August 15, 2005

After two days of negotiations in Buenos Aries, Argentina, drug manufacturers have agreed to reduce the prices of HIV/AIDS therapies used in treatment programmes in Latin America by as much as 15-55%. Under the accord, national spending on anti-retrovirals (ARVs) in the region will be reduced by around 9%, on average. The aim of the talks had been to establish a price cap on ARVs with individual countries then free to negotiate further reductions on an individual basis. However, a number of multinationals refused to participate owing to the continuing threats of a number of governments in the region to break patents on innovative ARVs.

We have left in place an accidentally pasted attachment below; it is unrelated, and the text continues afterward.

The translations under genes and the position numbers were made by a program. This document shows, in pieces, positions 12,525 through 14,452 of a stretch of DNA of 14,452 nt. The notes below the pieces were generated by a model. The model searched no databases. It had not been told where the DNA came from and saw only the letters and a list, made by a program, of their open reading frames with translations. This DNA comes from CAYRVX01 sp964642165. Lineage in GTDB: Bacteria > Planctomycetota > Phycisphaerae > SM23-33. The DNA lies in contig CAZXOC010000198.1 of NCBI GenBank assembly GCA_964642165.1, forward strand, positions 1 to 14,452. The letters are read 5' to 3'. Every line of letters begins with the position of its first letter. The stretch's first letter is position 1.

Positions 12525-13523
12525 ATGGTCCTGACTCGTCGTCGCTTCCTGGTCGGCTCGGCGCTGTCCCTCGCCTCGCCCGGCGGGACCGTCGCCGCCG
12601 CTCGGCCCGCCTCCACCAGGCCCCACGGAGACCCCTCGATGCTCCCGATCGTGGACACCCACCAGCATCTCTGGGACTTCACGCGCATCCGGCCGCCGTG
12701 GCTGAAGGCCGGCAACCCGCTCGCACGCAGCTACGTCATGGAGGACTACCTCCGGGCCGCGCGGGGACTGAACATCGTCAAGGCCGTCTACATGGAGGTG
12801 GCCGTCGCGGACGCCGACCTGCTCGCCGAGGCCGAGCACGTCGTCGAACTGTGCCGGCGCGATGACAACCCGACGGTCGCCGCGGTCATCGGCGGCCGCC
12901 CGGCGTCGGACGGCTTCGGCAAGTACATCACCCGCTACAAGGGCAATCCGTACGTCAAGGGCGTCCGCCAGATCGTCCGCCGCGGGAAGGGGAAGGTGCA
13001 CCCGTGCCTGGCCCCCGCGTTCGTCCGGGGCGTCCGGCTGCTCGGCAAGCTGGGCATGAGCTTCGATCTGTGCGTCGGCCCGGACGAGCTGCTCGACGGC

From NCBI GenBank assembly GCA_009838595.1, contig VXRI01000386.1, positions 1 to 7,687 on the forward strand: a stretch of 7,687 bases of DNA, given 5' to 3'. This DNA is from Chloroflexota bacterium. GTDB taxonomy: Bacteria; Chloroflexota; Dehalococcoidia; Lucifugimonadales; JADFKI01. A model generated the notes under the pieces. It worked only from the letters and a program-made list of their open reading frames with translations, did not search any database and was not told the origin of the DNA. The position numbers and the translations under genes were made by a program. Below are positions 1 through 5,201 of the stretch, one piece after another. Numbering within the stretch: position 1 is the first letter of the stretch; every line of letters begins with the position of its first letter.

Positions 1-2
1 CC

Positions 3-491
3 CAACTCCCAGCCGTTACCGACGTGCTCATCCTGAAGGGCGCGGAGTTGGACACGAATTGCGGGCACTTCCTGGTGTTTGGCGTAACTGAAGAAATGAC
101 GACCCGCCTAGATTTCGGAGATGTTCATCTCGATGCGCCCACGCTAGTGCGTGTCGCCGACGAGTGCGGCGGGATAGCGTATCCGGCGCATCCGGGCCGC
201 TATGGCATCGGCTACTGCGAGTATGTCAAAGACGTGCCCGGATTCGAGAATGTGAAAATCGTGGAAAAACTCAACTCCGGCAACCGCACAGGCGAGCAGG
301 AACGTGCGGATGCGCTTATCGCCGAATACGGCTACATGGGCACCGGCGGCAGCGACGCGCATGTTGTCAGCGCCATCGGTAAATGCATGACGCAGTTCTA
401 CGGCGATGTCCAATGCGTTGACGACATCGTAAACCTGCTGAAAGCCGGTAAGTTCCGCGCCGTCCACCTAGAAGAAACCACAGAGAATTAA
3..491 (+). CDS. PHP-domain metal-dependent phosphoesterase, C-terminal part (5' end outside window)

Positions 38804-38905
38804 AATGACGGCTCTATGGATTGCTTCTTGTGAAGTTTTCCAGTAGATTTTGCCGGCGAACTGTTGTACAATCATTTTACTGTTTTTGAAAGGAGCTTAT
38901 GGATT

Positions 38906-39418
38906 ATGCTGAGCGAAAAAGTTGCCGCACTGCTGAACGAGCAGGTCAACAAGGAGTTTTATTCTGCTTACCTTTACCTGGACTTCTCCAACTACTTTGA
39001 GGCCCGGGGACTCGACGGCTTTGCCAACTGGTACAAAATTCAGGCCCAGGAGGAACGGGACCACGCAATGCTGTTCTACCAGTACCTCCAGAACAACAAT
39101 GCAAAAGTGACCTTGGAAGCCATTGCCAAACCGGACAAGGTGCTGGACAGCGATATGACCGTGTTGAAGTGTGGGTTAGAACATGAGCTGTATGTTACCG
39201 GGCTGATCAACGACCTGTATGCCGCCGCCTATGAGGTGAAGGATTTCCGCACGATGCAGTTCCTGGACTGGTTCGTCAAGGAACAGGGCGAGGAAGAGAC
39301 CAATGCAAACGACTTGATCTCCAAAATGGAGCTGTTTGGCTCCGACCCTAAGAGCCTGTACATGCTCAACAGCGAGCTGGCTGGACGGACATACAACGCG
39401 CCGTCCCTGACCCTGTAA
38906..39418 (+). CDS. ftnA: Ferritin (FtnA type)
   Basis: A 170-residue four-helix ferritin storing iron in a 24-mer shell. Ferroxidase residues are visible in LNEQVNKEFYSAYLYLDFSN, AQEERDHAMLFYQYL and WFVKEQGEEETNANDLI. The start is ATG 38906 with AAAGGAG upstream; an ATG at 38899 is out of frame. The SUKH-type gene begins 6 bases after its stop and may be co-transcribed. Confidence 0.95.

As a result of the agreement, Argentina will gain a 20% reduction on its ARS20mn (US$6.94mn) HIV/AIDS treatment budget, with Brazil able to reduce its wide-ranging and controversial treatment programme by 9%, to US$112mn. Brazil is one of the worst hit countries in Latin America, accounting for an estimated 57% of all cases of HIV/AIDS in the region. Brazil's HIV/AIDS programme covers some 160,000 people and utilises a total of 17 drugs, seven of which are still under patent.